146 N. Bothwell Street, Palatine
This home is probably from the 1870’s. Note the treatment at the top of the gables. It was the home of Rollin Williamson when he first married. He was admitted to the bar in 1870. By 1880 he was a Superior Court judge and that same year he and his wife had a large and elaborate home built across the street. That building was torn down in 1946. The Leseberg family lived in this house during the 1920’s.
200 N. Bothwell Street, Palatine
This house was given to Thomas Falls Wilson by his children, one of whom was Dr. John Wilson. Thomas Wilson came to Palatine in 1840 and was a part-time preacher. Later the house was owned by Libby Wilson Clark. During the 1920’s, Paul and Irene Wilson lived here. Paul was Thomas’s great-grandson.
204 N.Bothwell St., Palatine
This was always a two flat building from circa 1900. It is Victorian style and brightly painted, known at the Hitzemann House. Henry Hitzeman worked for Marshall Field’s for many years and for a dozen years had a store in Palatine called “The Right Place.”
223 N. Bothwell St., Palatine (SE corner Colfax St.)
This Victorian house was built in the 1870’s by Isaac Kuebler in the Italianate style. It has unusual window frames and a round gable window. A 1920’s renovation added a kitchen and pantry as well as indoor plumbing and heating. When the Quoss family purchased it in 1981, extensive interior renovation was done. In 1996 the original front porch was restored and a back porch was added. An expensive nine color paint job won it the 1996 Chicago’s Finest Painted Ladies Award.
248 & 260 N. Bothwell St., Palatine
Both these homes were built in 1905 by Henry Matthei, an early storekeeper, for his children. Philip lived at 260 and Annie Matthei Brockway at 248. They are late Victorian with restrained gingerbread. Their lawns ran together before the garage was built much later at 248. There was a fruit cellar where the family made beer, wine, root beer, and sauerkraut. This area is considered the first subdivision beginning in 1902; it was called “silk stocking street”. After 25 years, Henry’s son George lived at 260 with his wife Lou Ethel. He took over the store when his father retired. Annie’s daughter Mae lived at 248 with her husband, George Howes.
249 N. Bothwell St., Palatine
This home was built for Henry and Edna Heise about 1910. The front porch was enclosed later on. The William Henning family lived here from 1924-1979. The house has its original hardwood floors and claw-foot tub. The kitchen was extensively remodeled in the late 1900’s. The upstairs was remodeled in the 1980’s. A skylight was added as well as air conditioning. The master bedroom has the original dormer but dormers were added to extend the 3rd bedroom out over the porch.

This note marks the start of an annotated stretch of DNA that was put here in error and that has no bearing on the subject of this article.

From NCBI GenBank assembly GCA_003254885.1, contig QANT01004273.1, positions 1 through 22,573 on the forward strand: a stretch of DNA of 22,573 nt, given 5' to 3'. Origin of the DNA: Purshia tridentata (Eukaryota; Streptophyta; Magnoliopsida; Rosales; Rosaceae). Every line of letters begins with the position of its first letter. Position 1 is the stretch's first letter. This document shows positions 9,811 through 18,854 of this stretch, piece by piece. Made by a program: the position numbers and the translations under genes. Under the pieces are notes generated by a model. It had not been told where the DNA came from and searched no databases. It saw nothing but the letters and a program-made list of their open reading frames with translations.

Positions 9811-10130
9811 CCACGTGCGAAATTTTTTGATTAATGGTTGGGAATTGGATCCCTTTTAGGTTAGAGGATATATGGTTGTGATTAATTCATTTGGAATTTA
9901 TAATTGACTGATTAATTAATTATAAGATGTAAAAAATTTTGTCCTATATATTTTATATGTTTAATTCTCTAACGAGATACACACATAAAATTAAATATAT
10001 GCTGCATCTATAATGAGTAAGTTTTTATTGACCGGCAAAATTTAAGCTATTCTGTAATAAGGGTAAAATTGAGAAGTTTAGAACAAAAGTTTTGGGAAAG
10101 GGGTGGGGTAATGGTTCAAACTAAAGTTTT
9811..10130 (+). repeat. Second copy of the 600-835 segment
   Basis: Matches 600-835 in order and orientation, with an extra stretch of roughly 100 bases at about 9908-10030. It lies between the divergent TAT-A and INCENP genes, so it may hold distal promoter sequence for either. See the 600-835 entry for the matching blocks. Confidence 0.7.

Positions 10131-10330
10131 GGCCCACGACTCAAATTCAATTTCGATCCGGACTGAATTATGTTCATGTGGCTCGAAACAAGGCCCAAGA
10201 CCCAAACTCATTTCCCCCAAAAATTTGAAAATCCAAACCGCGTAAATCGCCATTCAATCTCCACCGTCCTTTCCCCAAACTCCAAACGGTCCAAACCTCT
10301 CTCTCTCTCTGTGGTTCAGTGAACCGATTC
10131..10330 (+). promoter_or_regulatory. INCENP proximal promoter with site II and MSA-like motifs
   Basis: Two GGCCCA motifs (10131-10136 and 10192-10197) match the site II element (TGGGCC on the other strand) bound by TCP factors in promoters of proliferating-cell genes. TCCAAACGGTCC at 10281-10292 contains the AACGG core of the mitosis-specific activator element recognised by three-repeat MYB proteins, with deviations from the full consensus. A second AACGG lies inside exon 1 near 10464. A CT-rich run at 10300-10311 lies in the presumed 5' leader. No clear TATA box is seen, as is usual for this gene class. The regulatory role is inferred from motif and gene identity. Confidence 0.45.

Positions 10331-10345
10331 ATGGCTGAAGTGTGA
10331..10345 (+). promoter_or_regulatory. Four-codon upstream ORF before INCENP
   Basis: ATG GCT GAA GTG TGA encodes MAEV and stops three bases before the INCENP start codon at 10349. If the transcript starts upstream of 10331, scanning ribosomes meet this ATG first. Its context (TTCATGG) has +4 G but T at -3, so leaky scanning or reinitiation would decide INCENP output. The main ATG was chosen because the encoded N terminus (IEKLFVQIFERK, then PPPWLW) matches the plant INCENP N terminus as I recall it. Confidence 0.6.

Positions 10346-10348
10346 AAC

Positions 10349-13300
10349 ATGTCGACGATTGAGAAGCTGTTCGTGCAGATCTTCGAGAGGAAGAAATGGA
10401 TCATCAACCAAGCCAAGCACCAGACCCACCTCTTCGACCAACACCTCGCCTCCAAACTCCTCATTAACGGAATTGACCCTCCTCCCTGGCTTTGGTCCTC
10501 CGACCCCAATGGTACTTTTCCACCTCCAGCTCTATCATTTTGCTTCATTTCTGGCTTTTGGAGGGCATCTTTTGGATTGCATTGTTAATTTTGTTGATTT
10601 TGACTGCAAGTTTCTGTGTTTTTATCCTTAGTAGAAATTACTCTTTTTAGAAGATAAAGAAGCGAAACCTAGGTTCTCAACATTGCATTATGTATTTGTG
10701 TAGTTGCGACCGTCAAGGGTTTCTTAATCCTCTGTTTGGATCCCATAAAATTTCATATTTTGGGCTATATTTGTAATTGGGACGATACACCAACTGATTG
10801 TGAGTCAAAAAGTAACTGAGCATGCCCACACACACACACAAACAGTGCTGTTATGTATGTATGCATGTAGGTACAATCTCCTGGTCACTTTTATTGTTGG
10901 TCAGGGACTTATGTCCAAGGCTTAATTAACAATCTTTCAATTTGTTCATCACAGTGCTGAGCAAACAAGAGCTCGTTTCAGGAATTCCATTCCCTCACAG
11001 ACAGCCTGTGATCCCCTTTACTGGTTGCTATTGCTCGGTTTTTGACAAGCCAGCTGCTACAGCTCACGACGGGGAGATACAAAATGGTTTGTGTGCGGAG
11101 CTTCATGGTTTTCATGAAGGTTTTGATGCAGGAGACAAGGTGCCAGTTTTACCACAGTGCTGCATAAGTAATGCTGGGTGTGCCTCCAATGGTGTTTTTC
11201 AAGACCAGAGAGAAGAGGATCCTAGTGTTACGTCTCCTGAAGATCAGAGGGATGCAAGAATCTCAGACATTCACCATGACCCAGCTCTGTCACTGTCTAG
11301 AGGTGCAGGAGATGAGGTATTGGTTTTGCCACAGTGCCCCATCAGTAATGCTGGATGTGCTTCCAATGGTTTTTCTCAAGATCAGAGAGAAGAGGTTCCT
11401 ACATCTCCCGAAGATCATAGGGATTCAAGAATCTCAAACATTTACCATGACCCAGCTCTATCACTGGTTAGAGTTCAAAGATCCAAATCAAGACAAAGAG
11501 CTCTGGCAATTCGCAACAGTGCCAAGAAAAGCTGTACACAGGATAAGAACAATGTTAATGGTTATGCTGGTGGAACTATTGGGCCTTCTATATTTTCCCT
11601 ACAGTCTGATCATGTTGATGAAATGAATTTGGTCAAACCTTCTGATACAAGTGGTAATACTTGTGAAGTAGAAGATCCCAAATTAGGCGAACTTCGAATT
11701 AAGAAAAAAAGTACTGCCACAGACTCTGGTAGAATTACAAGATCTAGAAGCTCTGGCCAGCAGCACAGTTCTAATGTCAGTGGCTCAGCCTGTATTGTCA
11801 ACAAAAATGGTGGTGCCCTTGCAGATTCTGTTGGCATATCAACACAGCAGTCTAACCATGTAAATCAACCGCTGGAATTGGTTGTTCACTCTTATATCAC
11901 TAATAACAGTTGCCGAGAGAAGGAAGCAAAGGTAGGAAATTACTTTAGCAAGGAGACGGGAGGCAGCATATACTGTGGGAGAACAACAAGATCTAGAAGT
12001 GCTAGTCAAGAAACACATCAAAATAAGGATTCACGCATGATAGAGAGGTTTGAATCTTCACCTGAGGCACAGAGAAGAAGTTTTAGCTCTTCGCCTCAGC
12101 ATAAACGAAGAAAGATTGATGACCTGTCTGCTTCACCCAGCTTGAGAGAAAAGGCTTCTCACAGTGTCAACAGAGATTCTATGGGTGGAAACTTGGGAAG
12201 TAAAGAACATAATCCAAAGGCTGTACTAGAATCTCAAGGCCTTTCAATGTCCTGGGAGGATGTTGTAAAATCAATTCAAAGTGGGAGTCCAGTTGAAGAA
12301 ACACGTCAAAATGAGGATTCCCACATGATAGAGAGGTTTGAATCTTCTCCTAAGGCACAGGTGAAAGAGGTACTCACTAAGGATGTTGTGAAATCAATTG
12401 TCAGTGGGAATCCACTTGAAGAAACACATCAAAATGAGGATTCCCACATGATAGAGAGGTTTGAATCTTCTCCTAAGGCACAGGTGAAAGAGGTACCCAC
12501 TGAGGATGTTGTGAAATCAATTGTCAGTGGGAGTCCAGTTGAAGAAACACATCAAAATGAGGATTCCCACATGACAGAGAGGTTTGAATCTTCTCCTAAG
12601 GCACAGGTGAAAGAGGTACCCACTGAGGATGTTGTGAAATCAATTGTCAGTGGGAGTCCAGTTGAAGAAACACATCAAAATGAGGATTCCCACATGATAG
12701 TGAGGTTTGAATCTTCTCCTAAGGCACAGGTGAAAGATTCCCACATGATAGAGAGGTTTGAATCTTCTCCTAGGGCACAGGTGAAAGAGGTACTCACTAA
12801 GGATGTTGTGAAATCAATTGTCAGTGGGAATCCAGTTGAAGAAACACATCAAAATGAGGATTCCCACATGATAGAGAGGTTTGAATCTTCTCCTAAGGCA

255 N. Bothwell St., Palatine
This was built in 1870 by James Wilson. It stood at the north end of Bothwell Street (Richmond Street at the time) and was surrounded by a large nursery. When the land north of Colfax was subdivided in 1902, it was moved to its current location and turned. The large brick home was later painted white and a red brick porch added.
302 N. Bothwell St., Palatine (NW corner Richmond St.)
This house is of the same period, though a little larger. It was owned by Dr. John Malcolm, a dentist, about 1910. He died in 1925; his wife, Alma, remained here and later married Arthur Feddeler.
307 N. Bothwell St., Palatine
This English Tudor style home was built in the 1920’s by Frank Danielsen, village president from 1923-26. Danielsen originally lived at Palatine Rd. and Bothwell St.. That location became his funeral parlor, built at the same time as this house.
310 N. Bothwell St., Palatine
This was once the home of Charles Wittenberg, village president in 1954. He was a carpenter and built this home. The house has an interesting three arch effect on its front gable, almost hidden by the porch. It was probably built about 1910.
316 N. Bothwell St., Palatine
This house was built about 1870 on the southwest corner of Bothwell and Wood Streets. It was moved here about 1925. The house has a mansard roof on its tower, stained glass windows and lots of gingerbread trim. Architecturally, the house is one of Palatine’s most interesting homes. It was built by J.P. Filbert, who owned a drug store and at one time did shoe repair work. His son, Fred, who lived in the house before it was moved, was a banker and died from wounds received during a bank robbery. Originally, the house was a cottage, two rooms down and two up. Fred added the upper section with the mansard roof and entrance in the 1890’s. He also added an extension at the rear and a two-story bay. At one time the house was divided into two apartments. It was restored in the late 1990’s.
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